Sparse Arrays


LARD's sparse arrays are similar to Perl's associative arrays and tcl's arrays - though unlike those structures, sparse arrays are limited to integer indexes. But don't worry if that doesn't mean anything to you...

A sparse array is like a normal array in that it stores a collection of data, where all elements have the same type (called the base type), and the elements are identified by numerical indices. However in a normal array it is necessary to set bounds on the size of the indices when the array is declared. Furthermore the memory needed by all of the potential elements is reserved immediately. In contrast in a sparse array there is no need to specify bounds for the indices, and memory is handled efficiently with whatever distribution of indices is used.

Naturally this advantage comes at a price; sparse array accesses are slightly slower than normal array accesses (though not by enough to really worry about), and there is a significant memory overhead. In the LARD implementation there is also the need to call an initialisation function (like channels and strings) and the restriction that sparse arrays cannot be passed in their entirety as val parameters to functions.

Sparse arrays are intended for applications such as memory models.

The Details

sparse_array is a parameterised type which takes the base type as a parameter. A sparse array is declared using a normal var declaration, but it must be followed by a call to init_sparse_array before you do anything with it:

There is also a destroy_sparse_array function which frees the memory used by a sparse array when you have finished with it. You should call this at the end of the scope of the array, though this isn't really necessary if the program is about to finish anyway.

The base type of the array can be any type (though I would worry about nesting one sparse array within another, and I haven't tried sparse arrays of strings). You can also embed sparse arrays within other structured types such as arrays or records. The index of the sparse array is always an integer.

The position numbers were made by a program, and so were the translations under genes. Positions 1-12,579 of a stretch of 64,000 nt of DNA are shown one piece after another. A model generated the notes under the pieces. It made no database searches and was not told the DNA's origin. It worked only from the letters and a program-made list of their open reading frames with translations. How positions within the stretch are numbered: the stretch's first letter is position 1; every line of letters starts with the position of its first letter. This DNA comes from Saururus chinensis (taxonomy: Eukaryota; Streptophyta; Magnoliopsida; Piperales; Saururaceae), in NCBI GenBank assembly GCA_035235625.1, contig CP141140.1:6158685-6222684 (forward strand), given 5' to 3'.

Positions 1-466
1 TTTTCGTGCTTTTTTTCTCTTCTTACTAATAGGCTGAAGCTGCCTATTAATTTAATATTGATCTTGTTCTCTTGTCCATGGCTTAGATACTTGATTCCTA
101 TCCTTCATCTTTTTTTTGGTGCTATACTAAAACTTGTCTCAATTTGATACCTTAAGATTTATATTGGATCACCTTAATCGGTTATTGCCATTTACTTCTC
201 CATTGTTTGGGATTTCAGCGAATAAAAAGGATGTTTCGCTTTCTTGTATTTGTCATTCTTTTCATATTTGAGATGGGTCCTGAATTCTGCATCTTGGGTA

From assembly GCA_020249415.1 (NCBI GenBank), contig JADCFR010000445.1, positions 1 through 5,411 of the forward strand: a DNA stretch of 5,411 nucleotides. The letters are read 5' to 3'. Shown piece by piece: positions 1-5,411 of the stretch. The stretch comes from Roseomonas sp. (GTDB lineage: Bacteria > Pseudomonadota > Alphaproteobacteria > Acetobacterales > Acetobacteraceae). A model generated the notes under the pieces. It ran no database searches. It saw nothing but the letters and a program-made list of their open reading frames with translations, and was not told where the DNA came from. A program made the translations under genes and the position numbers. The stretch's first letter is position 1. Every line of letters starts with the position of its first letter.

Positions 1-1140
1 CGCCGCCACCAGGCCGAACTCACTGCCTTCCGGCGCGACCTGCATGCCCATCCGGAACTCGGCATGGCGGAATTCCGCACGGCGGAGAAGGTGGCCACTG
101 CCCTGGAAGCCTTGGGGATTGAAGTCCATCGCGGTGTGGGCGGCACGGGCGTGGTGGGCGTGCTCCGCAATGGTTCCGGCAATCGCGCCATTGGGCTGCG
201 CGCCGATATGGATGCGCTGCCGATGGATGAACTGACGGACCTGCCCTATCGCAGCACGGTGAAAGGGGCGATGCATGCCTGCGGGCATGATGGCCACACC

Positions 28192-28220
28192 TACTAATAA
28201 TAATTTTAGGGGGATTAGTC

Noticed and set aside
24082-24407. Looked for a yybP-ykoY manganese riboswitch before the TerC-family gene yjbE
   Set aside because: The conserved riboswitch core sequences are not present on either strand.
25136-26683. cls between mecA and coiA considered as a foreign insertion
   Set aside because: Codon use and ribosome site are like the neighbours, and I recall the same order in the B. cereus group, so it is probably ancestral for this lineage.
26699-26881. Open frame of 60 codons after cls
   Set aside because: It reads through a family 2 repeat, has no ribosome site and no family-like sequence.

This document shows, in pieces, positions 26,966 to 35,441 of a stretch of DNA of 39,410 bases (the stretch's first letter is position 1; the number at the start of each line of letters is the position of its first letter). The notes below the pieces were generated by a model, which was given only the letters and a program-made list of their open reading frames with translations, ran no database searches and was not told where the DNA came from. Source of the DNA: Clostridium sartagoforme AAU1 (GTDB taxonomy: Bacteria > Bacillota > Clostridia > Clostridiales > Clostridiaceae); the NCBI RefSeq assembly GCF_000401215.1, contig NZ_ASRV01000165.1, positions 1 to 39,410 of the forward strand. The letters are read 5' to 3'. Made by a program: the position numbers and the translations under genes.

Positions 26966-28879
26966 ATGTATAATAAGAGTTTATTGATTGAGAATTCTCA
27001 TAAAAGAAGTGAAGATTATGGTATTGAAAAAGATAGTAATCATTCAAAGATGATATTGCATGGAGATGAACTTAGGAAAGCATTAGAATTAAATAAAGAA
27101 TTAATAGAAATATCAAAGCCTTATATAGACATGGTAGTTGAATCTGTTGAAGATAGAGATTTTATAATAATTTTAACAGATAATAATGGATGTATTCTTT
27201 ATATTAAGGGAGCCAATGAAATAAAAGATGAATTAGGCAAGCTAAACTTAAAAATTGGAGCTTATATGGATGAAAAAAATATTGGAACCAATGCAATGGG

Indexing is done using [ ], as for normal arrays. The [ ] expression can appear on the left or right of an assignment.

	A[99]:=i;	/* Set element 99 to the value of i. */
			/* If element 99 didn't exist it is created. */
			/* If it did exist the old value is replaced. */

	f:=A[99];	/* Set f to the value of element 99. */
			/* If element 99 didn't exist the result is undefined. */


Here's part of the memory model from the STUMP processor implemented using a sparse array:
/* Simplified STUMP memory model */

/* declare the memory as a sparse array */

/* memory interface: addrctrlstdata is a bundle of address, load/store
   bit, and store data.  lddata is a channel for returned load
   data. */


      if (?addrctrlstdata->store) then (
	/* store to memory: write to the memory array */
      ) else (
	/* load from memory: read from the memory array */

/* memory initialisation from file */

  while (!eof(f)) do (

/* initialise the memory sparse array */


Further thoughts

There is a slight concern that reading from an undefined index causes that address to be defined and memory is allocated for it. In some applications this could defeat the idea of having a sparse array; let me know if this is a problem for you and I'll think about work-arounds.

There is also at present no way to test if a particular index is used, or to get a list of or iterate over the indexes that are used, or to delete an element. These are all things that are provided in the Perl and tcl implementations. If any of these functions would be useful to you please let me know which.

Sparse arrays are implemented using a hashing mechanism, the efficient operation of which depends on various bits of probability. If this code seems to run very slowly with your data, please let me know and I'll look at the hash function statistics.